Placebo Effect

The placebo practice is known, but widely dismissed in medicine. The placebo effect should be a major topic of study in medical schools. Unfortunately drug companies study patients who respond to the placebo effect with the goal of eliminating them from early clinical trials. It bothers pharmaceutical manufacturers that in most of their clinical trials the placebos prove to be just as effective as their chemical ridden drugs. Examining the placebo effect would give rise to a whole new category under science, which would probably be consciousness. This is why it’s not examined thoroughly, the power of our perception and its ability to create our reality and even change our biology would open the door to a multitude of other questions, possibilities and potentialities for the human race. These potentialities would most likely wipe out many industries on the planet, from health all the way down to energy. These concepts are also heavily examined and illustrated by quantum physics.

The placebo effect should be the subject of major, funded research efforts. If medical researchers could figure out how to leverage the placebo effect, they would hand doctors an efficient,energy-based, side effect-free tool to treat disease. Energy healers say they already have such tools, but I am a scientist, and I believe the more we know about sceince of the placebo, the better we’ll be able to use it in clinical settings – Bruce Lipton, Ph.D (3)

Research into the Placebo Effect

A Baylor School of Medicine study, published in 2002 in the New England Journal of Medicine, (1) looked at surgery for patients with severe and debilitating knee pain. Many surgeons know there is no placebo effect in surgery, or so most of them believe. The patients were divided into three groups. The surgeons shaved the damaged cartilage in the knee of one group. For the second group they flushed out the knee joint, removing all of the material believed to be causing inflammation. Both of these processes are the standard surgeries people go through who have severe arthritic knees. The third group received a “fake” surgery, the patients were only sedated and tricked that they actually had the knee surgery. For the patients not really receiving the surgery, the doctors made the incisions and splashed salt water on the knee as they would in normal surgery. They then sewed up the incisions like the real thing and the process was complete. All three groups went through the same rehab process, and the results were astonishing. The placebo group improved just as much as the other two groups who had surgery.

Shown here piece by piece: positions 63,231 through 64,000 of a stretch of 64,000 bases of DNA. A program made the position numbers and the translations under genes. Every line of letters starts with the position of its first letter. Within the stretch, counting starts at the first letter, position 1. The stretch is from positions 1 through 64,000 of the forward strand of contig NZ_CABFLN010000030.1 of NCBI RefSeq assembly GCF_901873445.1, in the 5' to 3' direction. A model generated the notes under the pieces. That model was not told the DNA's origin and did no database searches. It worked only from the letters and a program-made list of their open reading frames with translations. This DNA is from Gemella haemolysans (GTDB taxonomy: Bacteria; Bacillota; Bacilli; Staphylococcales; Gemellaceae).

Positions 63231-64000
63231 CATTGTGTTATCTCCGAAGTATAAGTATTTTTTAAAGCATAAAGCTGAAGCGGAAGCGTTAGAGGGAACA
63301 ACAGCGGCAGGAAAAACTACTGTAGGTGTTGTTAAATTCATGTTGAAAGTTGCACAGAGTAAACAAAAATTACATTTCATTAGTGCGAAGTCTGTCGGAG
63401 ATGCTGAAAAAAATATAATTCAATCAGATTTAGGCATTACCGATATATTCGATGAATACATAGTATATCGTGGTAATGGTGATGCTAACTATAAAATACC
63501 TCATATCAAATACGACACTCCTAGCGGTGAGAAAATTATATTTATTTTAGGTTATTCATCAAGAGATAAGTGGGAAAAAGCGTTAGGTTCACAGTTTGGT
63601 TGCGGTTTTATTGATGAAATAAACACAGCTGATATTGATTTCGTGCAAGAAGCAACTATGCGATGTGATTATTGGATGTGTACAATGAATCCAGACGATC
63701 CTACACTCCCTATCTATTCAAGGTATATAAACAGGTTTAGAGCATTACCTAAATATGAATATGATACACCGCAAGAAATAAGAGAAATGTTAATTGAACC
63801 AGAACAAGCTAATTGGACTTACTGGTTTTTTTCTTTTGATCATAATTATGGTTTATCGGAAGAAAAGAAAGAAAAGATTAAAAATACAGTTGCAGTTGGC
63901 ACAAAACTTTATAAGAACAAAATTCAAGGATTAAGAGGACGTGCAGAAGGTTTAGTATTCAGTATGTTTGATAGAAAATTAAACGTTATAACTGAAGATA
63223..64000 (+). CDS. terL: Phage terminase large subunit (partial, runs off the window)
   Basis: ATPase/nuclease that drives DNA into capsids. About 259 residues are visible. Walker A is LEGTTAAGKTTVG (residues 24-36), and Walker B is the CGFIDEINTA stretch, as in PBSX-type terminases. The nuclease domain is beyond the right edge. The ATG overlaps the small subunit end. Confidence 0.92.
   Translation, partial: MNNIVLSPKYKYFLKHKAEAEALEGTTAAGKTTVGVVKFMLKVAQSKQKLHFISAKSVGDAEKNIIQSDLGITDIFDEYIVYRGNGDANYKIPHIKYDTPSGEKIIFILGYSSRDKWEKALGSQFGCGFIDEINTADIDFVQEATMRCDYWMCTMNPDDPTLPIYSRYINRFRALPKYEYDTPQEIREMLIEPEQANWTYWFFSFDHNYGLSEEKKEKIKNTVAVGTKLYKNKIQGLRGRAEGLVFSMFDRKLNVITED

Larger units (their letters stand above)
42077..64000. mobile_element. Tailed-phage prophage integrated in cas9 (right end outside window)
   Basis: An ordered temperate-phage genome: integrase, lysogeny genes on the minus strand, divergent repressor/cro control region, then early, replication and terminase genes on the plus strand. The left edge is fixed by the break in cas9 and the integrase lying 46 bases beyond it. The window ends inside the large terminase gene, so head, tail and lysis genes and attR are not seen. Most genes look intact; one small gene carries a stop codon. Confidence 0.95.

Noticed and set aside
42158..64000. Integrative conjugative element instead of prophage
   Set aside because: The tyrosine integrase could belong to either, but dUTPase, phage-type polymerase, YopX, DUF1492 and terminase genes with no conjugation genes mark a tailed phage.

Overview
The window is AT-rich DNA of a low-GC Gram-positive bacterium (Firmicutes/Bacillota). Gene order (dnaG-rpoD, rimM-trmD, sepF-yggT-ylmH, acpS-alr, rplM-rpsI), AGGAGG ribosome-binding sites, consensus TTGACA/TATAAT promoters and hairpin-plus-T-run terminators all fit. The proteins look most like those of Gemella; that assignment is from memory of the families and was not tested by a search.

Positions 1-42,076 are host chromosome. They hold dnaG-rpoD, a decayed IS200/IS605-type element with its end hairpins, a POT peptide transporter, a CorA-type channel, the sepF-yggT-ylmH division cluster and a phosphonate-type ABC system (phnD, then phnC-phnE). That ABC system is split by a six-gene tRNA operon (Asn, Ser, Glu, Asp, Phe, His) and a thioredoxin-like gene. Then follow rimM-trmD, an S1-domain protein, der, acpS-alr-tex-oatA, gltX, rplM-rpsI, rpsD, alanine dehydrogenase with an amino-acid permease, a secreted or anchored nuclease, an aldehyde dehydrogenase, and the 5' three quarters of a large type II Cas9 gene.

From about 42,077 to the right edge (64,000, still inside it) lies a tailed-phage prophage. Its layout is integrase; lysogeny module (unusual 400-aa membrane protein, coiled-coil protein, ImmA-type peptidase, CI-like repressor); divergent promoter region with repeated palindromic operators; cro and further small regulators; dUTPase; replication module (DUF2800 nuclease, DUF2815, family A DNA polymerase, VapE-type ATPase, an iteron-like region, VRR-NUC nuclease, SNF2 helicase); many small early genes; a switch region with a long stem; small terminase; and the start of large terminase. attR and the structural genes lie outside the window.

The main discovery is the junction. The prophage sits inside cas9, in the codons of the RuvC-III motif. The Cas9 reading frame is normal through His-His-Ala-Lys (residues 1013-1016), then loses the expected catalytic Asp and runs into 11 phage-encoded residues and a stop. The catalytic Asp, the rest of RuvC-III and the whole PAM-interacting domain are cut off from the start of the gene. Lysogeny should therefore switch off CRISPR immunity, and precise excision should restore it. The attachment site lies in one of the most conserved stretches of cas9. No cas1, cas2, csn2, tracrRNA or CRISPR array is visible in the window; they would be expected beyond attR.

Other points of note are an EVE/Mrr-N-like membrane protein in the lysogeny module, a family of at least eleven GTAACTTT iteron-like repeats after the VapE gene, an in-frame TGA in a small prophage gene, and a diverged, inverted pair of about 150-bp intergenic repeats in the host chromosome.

My skill as a surgeon had no benefit on these patients. The entire benefit of surgery for osteoarthritis of the kneww was the placebo effect – Dr. Moseley (Surgeon involved in the study)(3)

Another great example of the placebo effect came from the United States Department of Health and Human Services in 1999. The report discovered that half of severely depressed patients taking drugs improve compared to the thirty-two percent taking a placebo. Don’t forget about all of the side effects and dangers that have been associated with antidepressants every year. Don’t forget that the ‘depression industry’ alone is a multi billion dollar one(3).